Open your eyes and ears and see and hear how quantatative lending is already working" marvelously well." In the supermarket you can see old age pensioners and young mums alike despairing over the ever rising prices. 5p here - 14p there. It's a never ending struggle to pay for the necessities of life.
    Nothing to the well heeled. At the same time you can hear the pleased comments of the better off whose mortgage payments have fallen spectacularly so that they can carry on enjoying the luxuries they have become accustomed to. Quantatative lending working marvelously well" I don't think so - unless of course you want to make the 'well-off' 'better-off' at the expense of our poorest .

  • Comment number 42.

    Contraversially, perhaps, my view is that both the US and UK need to nationalise the banks, irrespective of the perceived problems with that way forward.

    My logic for this is that it takes so long for governments and international experts - shackled by political considerations - to achieve any consensus on a way forward, that globally organised banks (and the shadow banking industry) are well able to (and therefore very probably will) run circles around the lot of them, in all nations.

    A state-owned finace industry is the only way to get banks and the finance industries under some sort of proper scrutiny and accountable control.

    Oh yes, I know all the counter arguments, but the biggest problem we really face is the lack of trust (ironically, even trust of banks by banks) and the only way to get that back is for the financial system to be taken under control by some serious firm pairs of hands that won't let them run off and do crazy things, or just socially irresponsible things.

    If these people were responsible for, say, the health of our nation, or child protection, or anti-terrorism, we wouldn't dream of leaving them to their own devices ("market forces") in the way we do.

    In actual fact, what they are in control of has just as significant a socio-economic impact upon our society at national level, our communities at local level and ourselves and our families at individual level.

  • Comment number 43.

    Robert

    I wonder if any of these toxic asset dumping/insurnace schemes when being devised were stress tested for deflationary periods?

    I think not..............

  • Comment number 44.

    Even if this plan were to do some good - and that`s debatable to say the least - all of these plans and bailouts in both the US and UK address what has already happened.

    There is a vast amounts of informaton out there by very credible financial experts which points to further waves to hit in 2010 - 2011. There is a commerical property meltdown on the horizon which could be bigger than the subprime mess. Also there are the Alt A and Option ARM mortgages which again could cause and even bigger subprime mess in 2010 - 2011.

    Are we going to find ourselves in a situation where we manage to ride out the storm we are presently in only to find a category 5 hurricane roaring toward us as soon as we start to get a bit of confidence back?

    "Meet The Subprime Mortgage`s Ugly Cousins"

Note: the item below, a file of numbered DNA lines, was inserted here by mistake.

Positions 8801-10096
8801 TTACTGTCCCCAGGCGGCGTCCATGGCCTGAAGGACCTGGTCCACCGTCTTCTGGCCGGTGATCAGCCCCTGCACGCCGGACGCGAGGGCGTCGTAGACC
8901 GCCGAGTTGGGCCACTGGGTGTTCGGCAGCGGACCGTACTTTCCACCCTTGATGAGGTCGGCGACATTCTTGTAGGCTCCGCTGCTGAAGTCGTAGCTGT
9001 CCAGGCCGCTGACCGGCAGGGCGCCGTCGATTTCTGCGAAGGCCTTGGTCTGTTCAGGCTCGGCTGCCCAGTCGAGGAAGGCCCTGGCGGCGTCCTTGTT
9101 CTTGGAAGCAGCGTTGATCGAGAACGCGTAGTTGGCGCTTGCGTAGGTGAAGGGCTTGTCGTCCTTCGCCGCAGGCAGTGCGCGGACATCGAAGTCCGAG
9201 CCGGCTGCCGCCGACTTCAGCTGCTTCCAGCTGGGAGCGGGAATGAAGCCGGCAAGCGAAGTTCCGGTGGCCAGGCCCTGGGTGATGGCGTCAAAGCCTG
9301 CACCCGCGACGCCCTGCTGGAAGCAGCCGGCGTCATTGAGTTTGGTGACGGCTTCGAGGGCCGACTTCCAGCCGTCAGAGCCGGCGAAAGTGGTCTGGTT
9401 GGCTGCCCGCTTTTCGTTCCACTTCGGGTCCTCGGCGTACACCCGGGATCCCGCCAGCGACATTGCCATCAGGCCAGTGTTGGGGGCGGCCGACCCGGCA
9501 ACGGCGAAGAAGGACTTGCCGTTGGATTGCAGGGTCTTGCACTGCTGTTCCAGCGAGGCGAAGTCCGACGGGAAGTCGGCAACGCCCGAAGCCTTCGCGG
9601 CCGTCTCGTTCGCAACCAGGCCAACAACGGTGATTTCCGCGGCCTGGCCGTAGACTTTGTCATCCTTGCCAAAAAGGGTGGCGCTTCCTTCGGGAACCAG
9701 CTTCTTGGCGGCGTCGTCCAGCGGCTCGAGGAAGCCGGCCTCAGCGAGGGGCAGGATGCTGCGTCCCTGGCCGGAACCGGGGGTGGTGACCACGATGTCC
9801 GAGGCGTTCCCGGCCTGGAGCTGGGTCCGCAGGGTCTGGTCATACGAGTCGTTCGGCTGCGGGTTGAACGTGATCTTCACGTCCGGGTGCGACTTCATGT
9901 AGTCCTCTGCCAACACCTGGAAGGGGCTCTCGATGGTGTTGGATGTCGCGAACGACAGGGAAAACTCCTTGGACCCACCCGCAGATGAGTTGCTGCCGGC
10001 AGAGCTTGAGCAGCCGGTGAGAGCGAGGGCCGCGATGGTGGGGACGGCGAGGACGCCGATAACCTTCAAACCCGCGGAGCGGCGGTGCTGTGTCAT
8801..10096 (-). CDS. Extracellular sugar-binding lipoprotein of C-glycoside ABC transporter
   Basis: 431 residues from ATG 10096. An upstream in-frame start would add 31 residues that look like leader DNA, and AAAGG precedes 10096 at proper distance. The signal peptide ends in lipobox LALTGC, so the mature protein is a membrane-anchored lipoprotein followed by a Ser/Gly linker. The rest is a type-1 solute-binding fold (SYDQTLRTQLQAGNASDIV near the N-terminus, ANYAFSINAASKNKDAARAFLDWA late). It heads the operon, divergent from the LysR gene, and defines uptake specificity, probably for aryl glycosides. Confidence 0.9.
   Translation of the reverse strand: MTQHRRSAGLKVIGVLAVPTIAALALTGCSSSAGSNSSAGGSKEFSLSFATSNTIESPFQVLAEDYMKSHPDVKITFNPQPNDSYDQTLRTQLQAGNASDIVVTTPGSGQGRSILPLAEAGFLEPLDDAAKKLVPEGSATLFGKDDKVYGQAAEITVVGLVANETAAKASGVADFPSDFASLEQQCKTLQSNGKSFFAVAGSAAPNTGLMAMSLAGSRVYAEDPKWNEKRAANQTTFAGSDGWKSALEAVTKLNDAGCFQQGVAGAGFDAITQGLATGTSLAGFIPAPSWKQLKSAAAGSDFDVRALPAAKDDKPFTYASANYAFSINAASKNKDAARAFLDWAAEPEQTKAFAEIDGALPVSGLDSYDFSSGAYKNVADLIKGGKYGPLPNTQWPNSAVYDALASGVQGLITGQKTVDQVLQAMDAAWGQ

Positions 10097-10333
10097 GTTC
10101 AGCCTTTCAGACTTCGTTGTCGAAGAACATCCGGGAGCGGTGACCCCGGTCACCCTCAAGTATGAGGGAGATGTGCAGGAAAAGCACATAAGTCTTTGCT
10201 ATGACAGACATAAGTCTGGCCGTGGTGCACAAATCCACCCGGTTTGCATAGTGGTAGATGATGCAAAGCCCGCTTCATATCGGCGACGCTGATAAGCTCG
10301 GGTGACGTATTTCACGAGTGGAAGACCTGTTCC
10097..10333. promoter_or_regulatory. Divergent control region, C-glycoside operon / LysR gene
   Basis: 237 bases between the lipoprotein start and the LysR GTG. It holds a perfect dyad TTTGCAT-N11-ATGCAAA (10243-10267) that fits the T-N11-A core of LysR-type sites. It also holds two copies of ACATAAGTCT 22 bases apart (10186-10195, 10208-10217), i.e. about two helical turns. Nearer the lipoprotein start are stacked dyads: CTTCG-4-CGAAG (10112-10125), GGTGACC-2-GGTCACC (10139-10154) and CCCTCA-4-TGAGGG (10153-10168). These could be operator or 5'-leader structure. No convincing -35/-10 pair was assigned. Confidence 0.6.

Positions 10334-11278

http://creditcrunchedoutinuk.blogspot.com/2009/03/meet-subprime-mortgages-ugly-cousins.html

  • Comment number 45.

    You can slice the argument whichever way you want but the reality remains the same: Big Business is being bailed out by Big Government and the taxpayer acquires all the risks.

    Is this fair? Discuss.

  • Comment number 46.

    Robert

    The timing of this speech from the Chinese, questioning the role of the US Dollar as the reserve currency for the IMF is quite intriguing. Just a week before the G20 summit, could this idea hijack the summit agenda?

    http://news.bbc.co.uk/1/hi/business/7960620.stm

    They do not suggest an alternative, but rightly they are concerned about the volatility of the american currency. It could be a New World Order, except it will not be Brown's one. More likely the Pacific rim countries plus the Emirates and Arabia, as all the old western economies (US and Europe) are basket cases.

  • Comment number 47.

    #8 somali_pirate_SP500

    Regarding your joke, I wish I could laugh, but unfortunately, there's nothing funny about it. It's a tragedy that exposes the flimsiness of law. Oh, and by the way, you missed a good one Truman (H bomb - Hiroshima/Nagasaki).

    In terms of Geithner v Darling, well, that's obvious, Geithner wins the match and the US won't be bankrupt if it doesn't work (they can put a bit more in).... Darling (and Gordon Brown) have taken the most ridiculous gamble with the UK economy that will wipe us out if it goes belly-up.

    A conspiricy theorist might even suggest that someone could move to wipe out the UK economy if so inclined.

  • Comment number 48.

    Once again, the Americans seem to have a better understanding than the Brits on how to solve the toxic assets problem.

  • Comment number 49.

    BBC spent 110 million on the internet last year (36 million over budget!)...... and the trustees have agreed an additional 30 million over next 3 yrs....... any chance of employing another moderator?

    Or are there cutbacks?

    BBC online services - Beating the Credit Crunch!

  • Comment number 50.

    Robert

    I think we need some explanation of the inflation figures...

    Spinning expected a decrease, but we get 0% RPI and an increase in the government chosen rate....so much so that the governor of the BoE has to send a letter to Darling